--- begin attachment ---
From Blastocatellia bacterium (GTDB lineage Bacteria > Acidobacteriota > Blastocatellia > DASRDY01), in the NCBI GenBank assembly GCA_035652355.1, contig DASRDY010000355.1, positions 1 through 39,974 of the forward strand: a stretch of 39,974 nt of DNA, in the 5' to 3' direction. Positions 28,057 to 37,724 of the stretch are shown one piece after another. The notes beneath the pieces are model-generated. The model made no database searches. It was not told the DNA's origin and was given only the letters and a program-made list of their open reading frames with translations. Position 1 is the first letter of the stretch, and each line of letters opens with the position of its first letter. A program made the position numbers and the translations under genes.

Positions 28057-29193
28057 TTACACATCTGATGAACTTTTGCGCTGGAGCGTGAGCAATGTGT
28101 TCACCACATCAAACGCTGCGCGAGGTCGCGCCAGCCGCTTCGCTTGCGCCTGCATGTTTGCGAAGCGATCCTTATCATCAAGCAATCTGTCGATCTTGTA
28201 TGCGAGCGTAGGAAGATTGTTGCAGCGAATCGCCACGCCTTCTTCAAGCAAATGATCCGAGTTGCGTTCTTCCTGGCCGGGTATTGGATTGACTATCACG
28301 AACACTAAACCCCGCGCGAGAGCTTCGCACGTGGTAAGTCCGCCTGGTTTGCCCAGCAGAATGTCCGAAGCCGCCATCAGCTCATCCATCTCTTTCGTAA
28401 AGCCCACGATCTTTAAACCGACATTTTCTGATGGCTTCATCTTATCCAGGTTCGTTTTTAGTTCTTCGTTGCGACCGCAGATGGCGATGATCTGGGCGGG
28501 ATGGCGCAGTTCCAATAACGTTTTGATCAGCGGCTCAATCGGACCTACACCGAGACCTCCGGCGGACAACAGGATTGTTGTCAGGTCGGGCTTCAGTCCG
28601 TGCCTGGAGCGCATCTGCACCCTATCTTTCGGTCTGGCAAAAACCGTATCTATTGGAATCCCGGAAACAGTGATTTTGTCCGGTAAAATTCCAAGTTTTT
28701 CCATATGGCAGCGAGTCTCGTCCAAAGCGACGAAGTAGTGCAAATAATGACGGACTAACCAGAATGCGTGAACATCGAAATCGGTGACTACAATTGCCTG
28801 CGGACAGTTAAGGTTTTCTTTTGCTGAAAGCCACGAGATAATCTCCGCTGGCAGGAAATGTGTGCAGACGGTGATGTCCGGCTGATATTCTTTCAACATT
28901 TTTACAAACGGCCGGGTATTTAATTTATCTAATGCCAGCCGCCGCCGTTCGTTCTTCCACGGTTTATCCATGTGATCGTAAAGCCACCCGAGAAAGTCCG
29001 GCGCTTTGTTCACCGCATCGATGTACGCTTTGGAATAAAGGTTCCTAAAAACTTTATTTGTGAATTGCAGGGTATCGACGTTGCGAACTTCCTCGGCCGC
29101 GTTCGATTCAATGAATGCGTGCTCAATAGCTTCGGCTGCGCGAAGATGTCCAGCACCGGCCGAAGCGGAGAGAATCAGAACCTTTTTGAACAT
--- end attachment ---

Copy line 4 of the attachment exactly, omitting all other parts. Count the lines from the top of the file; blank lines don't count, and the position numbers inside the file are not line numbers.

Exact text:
28101 TCACCACATCAAACGCTGCGCGAGGTCGCGCCAGCCGCTTCGCTTGCGCCTGCATGTTTGCGAAGCGATCCTTATCATCAAGCAATCTGTCGATCTTGTA